Or at least that’s what Peter Hain says.
Let’s examine the contention carefully. He’s actually claiming that we have more influence (whatever that means) on international affairs as a small component of a much larger state, than we would have as a state in our own right.
The Republic of Ireland is roughly similar to Wales in terms of population & size (they have a population of roughly 4,000,000 – we have a population of roughly 3,000,000). The external body that’s most important to them & us is the European Parliament. We have 4 MEPs, they have 13. They have a seat on the Council of Ministers, we don’t. They get to chair the EC (and thus set the agenda) when their turn comes round, we don’t.
If we take a wider perspective the story’s pretty much the same. They have a seat in the UN, we don’t. They’ll get a seat on the Security Council when their turn comes round, we won’t. If they think that some country or other is worth influencing they’re free to open an embassy with full diplomatic status there. We can’t.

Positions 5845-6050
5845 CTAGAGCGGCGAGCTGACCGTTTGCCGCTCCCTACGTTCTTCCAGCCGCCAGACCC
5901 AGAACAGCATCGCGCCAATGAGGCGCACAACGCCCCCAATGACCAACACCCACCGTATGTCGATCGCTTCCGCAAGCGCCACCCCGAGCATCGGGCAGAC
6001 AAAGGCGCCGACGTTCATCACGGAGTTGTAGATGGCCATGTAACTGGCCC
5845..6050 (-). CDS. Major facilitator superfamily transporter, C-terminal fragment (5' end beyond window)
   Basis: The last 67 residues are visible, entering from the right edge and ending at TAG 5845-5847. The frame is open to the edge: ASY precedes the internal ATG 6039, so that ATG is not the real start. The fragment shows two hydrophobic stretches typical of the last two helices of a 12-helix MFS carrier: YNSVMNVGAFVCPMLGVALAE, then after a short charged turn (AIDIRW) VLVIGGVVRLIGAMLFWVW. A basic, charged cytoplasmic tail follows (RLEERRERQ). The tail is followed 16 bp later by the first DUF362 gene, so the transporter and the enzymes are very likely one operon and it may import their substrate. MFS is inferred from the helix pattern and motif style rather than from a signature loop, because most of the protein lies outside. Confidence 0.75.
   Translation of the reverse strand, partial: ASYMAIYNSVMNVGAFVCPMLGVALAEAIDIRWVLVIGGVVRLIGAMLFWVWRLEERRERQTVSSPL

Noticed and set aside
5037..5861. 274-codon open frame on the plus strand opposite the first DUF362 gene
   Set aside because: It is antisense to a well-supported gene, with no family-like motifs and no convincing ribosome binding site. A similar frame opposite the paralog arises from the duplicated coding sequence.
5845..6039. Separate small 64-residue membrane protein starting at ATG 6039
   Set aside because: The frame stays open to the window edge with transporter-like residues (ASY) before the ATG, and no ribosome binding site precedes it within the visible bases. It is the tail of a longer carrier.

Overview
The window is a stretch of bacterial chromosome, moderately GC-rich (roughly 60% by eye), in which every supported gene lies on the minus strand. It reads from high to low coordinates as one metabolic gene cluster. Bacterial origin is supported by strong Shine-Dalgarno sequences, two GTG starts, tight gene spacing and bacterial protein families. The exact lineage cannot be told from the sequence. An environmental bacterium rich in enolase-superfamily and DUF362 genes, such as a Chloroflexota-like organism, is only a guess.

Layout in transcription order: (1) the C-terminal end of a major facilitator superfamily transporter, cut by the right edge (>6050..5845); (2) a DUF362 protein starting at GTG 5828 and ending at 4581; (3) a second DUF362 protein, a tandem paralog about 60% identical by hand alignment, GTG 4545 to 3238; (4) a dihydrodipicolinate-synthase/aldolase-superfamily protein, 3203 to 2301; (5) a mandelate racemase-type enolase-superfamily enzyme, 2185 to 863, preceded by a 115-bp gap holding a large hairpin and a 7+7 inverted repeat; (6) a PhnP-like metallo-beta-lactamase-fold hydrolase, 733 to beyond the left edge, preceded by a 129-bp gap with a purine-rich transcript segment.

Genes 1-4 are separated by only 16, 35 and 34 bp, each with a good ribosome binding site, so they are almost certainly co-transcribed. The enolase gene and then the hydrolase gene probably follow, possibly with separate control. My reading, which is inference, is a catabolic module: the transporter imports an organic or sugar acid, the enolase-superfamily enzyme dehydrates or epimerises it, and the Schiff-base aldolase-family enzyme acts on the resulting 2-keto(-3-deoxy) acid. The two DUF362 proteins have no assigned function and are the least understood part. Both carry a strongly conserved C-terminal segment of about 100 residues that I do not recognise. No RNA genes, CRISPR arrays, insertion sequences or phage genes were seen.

It’s difficult to know exactly what Hain is saying. I suppose that what he really means is that the UK has more influence internationally than Ireland. This is probably true, but that influence doesn’t often help us. Although Wales has never come close to voting Tory since the commencement of universal suffrage, we usually end up with Tory governments. So the normal state of affairs is that we have little influence on the international policies of our own government.
And of course there’s the fact that the UK has historically been more likely than virtually anyone else to wield it’s international influence by means of armed conflict. But that’s another story.